Leo Cadogan Rare Books issued A List for the 54th Annual New York Antiquarian Book Fair, Mostly Recent Acquisitions. Cadogan made the trip across the ocean from London, bringing material not seen that often stateside. Here are a few of the books that visited New York, antiquarian all.
We start with an account of the life of a very pious woman who lived a long time ago: Nueva maravilla de la gracia, descubierta en la vida de la venerable Madre Sor Juana de Jesus Maria... This is one of two issues from 1674, the second year of publication of this biography by Francisco Ameyugo. Juana de Jesus Maria Rodriguez had a calling to serve a higher purpose, but her family wanted her married, and so she complied. She married one Matias Ortiz, who was said to be a tyrant. Cadogan informs us, “She never slept with him and he threatened her with death.” As to whether these two things were related we do not know. On one occasion when he dragged her away from her home in Burgos, Spain, she was visited by the Devil, followed by Jesus, Mary and Joseph. She kept a varied company. She continued to have visions throughout her life, and when her husband died, she could finally move on to her calling. She debated between joining the Franciscans or Carmelites. St. Francis appeared and steered her in the right direction – the Franciscans. This book contains some writings of Mother Sor Juana along with verses she sang to the harp. She lived from 1564-1650. Item 4. Priced at $986.
Here is another memorial... of sorts. It is an oration in honor of Rosine: Oraison funebre de ma petite chienne. Rosine was author Germain-Hyacinthe Romance de Mesmon's little dog. The work is a funeral oration for him. Most dogs don't get a published funeral oration, but Rosine must have been special. This first edition was published in 1785, so we gather that must have been around when the little dog passed on. Romance de Mesmon was a writer who published a couple of other works, though he is not exactly a household name today. Item 68. $306.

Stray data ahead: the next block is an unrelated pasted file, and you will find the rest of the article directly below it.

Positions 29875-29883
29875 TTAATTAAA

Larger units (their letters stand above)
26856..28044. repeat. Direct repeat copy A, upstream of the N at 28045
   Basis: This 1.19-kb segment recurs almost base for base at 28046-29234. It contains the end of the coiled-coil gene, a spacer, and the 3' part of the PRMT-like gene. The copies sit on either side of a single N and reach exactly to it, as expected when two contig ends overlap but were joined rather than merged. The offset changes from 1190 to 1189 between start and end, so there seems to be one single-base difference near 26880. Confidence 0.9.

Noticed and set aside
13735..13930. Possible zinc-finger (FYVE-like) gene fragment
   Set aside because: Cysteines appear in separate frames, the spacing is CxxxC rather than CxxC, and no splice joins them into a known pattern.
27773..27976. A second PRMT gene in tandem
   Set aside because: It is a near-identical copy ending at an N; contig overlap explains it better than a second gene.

Item 49 is an early fundraising appeal in Europe on behalf of the Diocese of Louisiana. After the Louisiana Purchase, the Catholic Church no longer received any governmental support. In 1815, Louis-Guillaume du Bourg, Archbishop for Louisiana and the Two Floridas (there were still two then), traveled around Europe, seeking funds along with 20 missionary priests for the Diocese. De Bourg then went to America, where he served as Archbishop for 10 years. He settled in St. Louis where he founded St. Louis University, the first Catholic university west of the Mississippi. This circa 1815 appeal is entitled Notice sur la mission de la Louisiane. $1,105.